One of the upsides to attending an art college as a dedicated artist is being surrounded by other talented individuals who are willing to indulge in creative projects. It’s a great place to build working relationships, and sometimes those relations grow into solid professional structures. As Savanna Dickhut and Julian Daniell of Elk Walking share before their performance at the SubT Lounge, it was a chance meeting during college that pushed the two songwriters to pursue a career in Chicago’s music scene.
Sometimes the best shows in Chicago are the ones played during the week in the back rooms of small bistros and bars. This was precisely the case on Thursday, November 2nd as a small touring act opened for two local bands at Township located in the heart of Logan Square.
The night started off great with a solid performance from The Hacky Turtles of Grand Rapids, Michigan opening for The Shades of Chicago. The local pop trio shined as always with their beautifully arranged 3-part harmonies and catchy tunes. They treated the audience to a few covers including their creatively original approach to Chance The Rapper’s “Sunday Candy” while also highlighting songs from their recently released record Miles Made of Inches.
Headlining their first show The Million Reason took the stage last. The 4-piece rock band took full advantage of their space, utilizing every inch of the stage from the back corner to the right side runway. The second the first note sounded, the jittery crew bounced about in true rockstar fashion, breaking guitar strings and all. Standout pieces included “Hooked” opening with its catchy guitar riff before leading into Scott Nadeau’s grungy vocals singing “You’ve got me hooked/ with just one look,” and “Earlybird” with it’s driving rhythm section and a touch of southern rock twang. As The Million Reasons closed out their set, the crowd cheered for an encore. Nadeau announced the band had already played through all their originals so they opted for a rendition of Wolfmother’s “Joker and the Theft”, ending the night with the same energy and enthusiasm in which they started.
If the four faces behind Chicago’s Namorado look familiar, you may have caught them onstage during their Urbana-Champaign college days as A Cool Hand. Although, now nearly two years into their new formation, the faces of lead guitarist/vocalist Mike Altergott, drummer Charlier McCarthy, guitarist/vocalist Jack Keating and bassist/vocalist Adam Howarter may be the only things to spark familiarity.
After moving to the city of Chicago, the four bandmates had a serious discussion about the evolution of their songs from standard indie rock to well-composed music built on guitar riffs and vocal harmonies. With a new EP in the works, set for release in early 2018, Altergott and Howarter gathered at their Avondale rehearsal space to share the ins and outs of their latest endeavors and what it’s like as a band maneuvering through the Chicago music scene.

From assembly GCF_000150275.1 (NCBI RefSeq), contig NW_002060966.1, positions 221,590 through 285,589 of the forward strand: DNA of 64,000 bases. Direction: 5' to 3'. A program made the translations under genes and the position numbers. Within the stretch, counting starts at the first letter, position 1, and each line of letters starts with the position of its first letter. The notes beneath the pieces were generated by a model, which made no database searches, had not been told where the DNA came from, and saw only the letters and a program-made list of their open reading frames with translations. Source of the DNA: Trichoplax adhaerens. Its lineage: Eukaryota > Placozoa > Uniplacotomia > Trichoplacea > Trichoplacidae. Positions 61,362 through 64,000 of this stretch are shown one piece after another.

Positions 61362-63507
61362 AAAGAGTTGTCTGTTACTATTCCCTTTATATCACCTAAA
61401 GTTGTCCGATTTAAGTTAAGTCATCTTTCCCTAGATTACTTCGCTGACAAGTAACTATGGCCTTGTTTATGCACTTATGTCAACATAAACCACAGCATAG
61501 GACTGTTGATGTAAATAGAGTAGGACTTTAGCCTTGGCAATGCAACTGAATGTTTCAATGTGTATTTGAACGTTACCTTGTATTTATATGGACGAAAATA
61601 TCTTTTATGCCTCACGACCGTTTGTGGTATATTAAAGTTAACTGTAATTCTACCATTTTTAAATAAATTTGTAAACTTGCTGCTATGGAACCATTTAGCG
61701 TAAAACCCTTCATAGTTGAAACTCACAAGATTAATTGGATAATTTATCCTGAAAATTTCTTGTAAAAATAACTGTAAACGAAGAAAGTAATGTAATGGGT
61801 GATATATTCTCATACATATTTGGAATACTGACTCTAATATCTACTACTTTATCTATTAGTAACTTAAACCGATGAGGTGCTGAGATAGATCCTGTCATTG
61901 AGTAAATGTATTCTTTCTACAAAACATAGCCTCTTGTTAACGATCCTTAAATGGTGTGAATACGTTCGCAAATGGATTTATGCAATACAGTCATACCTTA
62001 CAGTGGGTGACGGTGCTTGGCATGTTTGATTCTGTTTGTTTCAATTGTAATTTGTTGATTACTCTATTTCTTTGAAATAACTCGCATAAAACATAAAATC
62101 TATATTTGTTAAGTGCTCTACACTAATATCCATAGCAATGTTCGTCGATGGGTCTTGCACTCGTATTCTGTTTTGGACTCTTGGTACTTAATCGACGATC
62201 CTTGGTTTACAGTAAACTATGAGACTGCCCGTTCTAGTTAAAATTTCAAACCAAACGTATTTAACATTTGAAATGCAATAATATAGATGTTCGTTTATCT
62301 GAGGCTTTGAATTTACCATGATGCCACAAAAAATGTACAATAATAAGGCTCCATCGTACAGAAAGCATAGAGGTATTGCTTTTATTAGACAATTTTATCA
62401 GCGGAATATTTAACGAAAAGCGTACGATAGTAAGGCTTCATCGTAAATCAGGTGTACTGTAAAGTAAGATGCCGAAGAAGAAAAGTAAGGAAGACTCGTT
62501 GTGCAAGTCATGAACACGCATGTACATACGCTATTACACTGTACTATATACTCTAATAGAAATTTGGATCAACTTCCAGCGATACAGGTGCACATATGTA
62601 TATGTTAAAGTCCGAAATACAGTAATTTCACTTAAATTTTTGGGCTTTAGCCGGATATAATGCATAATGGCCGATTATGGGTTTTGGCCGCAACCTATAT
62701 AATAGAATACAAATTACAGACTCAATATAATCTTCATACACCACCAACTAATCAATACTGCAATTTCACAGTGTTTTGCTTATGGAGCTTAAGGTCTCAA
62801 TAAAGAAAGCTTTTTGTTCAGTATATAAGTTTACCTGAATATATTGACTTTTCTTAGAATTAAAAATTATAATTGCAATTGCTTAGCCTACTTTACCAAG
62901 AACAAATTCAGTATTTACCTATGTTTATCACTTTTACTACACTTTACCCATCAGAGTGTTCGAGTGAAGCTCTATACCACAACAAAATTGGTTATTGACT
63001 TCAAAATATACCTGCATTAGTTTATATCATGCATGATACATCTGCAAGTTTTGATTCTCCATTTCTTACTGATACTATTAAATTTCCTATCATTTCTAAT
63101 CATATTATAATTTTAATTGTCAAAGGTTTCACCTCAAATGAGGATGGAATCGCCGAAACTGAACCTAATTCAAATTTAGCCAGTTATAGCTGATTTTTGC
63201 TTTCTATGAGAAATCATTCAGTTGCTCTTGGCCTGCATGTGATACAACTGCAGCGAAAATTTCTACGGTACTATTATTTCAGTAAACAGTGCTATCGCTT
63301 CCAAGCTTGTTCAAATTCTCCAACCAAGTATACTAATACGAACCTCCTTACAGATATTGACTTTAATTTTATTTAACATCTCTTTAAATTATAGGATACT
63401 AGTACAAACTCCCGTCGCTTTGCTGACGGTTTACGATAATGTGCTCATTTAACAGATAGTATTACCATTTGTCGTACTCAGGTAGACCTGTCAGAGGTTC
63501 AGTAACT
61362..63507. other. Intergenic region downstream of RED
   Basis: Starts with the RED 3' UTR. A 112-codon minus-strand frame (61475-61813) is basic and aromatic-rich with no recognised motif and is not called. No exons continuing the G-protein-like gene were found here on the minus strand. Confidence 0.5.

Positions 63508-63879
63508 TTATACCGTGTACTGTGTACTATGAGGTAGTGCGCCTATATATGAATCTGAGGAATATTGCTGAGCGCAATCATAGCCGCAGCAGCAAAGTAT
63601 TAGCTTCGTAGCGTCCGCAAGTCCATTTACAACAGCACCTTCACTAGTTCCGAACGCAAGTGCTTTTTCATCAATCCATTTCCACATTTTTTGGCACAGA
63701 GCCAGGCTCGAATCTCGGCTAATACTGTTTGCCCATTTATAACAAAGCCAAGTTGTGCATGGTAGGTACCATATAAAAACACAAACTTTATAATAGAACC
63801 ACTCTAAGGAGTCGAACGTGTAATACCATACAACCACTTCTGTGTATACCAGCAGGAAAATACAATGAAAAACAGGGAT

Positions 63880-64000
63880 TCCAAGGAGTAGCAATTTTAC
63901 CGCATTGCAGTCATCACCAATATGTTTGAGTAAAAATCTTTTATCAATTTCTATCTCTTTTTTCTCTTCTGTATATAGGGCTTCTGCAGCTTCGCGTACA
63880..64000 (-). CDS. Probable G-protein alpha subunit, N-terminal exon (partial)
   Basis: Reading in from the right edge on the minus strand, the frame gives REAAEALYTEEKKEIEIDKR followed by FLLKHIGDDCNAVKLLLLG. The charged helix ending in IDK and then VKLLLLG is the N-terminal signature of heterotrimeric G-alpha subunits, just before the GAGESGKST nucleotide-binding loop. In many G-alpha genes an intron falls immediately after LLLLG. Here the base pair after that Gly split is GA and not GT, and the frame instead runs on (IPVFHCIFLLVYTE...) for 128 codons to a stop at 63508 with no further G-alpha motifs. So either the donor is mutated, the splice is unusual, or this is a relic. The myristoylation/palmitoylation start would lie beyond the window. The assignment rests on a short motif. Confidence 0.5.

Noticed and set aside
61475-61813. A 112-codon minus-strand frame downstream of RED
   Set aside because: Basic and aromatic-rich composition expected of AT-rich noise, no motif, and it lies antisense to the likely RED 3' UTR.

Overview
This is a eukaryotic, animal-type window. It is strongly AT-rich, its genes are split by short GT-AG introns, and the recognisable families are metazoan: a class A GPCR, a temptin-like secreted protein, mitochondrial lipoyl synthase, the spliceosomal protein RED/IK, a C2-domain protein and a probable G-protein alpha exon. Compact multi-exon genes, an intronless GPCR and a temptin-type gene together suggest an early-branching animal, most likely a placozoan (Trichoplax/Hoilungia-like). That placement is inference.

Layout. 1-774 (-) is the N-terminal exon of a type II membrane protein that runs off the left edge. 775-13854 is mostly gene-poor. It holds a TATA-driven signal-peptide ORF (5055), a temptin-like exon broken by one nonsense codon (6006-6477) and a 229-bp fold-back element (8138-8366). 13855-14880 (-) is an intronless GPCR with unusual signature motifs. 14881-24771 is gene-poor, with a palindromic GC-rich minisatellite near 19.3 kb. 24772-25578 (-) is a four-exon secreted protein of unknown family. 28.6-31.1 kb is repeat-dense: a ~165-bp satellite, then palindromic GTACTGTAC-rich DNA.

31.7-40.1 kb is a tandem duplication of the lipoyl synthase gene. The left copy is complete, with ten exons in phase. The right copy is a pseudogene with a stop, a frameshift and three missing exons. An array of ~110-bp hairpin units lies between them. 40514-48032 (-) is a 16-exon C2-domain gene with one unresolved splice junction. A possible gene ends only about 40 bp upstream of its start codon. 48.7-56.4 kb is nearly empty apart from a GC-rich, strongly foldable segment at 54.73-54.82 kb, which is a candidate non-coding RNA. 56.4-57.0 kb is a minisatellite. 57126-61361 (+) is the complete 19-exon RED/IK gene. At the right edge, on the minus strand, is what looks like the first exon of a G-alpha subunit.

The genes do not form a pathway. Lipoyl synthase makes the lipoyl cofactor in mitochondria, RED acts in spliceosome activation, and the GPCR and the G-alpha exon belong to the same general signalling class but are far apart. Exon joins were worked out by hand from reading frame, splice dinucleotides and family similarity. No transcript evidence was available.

Band dynamics are a funny thing. As much as we’d like to believe our favorite bands are the best of friends on and off stage, that’s often times not the case. However, every once in awhile, a band comes along whose members genuinely enjoy each other’s company.
The level of comfort and admiration is apparent as soon as the three members of The Inventors gather around a small patio table outside of a Starbucks in Chicago’s Logan Square neighborhood. Even with a show only a few hours away, their nerves seem at ease; an odd feat for such a new band with only two recorded singles and a drummer with less than a year of playing experience. Nevertheless, the boys hold their poise. They’re confident the show will go over well.
“Even though I’ve only been playing drums such a little time, we kind of know each others’ tics,” explains drummer and lead singer Joe Mango on why the band feels such ease on stage. “If someone is speeding up or they’re about to end, we know.”
Sunjacket takes a solid first step on their way to stardom this week with the release of their debut album Mantra. This exquisitely produced mix of haunting vocals, bold brass, alluring guitars and enchanting synth has set a promising future for the four-piece synth rock band. The album is filled with beautifully crafted pieces making it hard to pull the out favorites with each tune progressing into something equally as appealing as the last.
Over the last few months, Sunjacket has released three singles featured on Mantra. The first single “Not Enough” is an eerie synth tune with airy vocals gracefully accompanying a strong rhythm section. Their next release, “Creepy”, which contrary to the title is not at all ominous but bright like an 80s roller disco jam. The latest single, “No One’s Around You”, which was released late last month, is probably the best of the three; an easy listen with catchy melodic lines and lyrics.
What happens when a few metal heads, an R&B singer, an indie god and a closet Paramore fanatic join forces and start a band?
No worries, this isn’t the start to a bad hipster joke. Actually, it’s the foundation of Chicago-based band, The Pact. It may have taken nearly four years of reformations and sound searching, but the alternative pop group has finally established themselves with the perfect blend of unlike genre gurus.
With less than a year behind their current formation, The Pact has already played a number of icon Chicago venues (House of Blues, Bottom Lounge) and shared the stage with national touring acts (HalfNoise, Spirit Animal). Combine this with the success of a recent EP release and an upcoming January 28th show with Tribe Society and The Karma Killers, and one might think The Pact has had a pretty easy ride.
But with any great story of success, there must first be failure.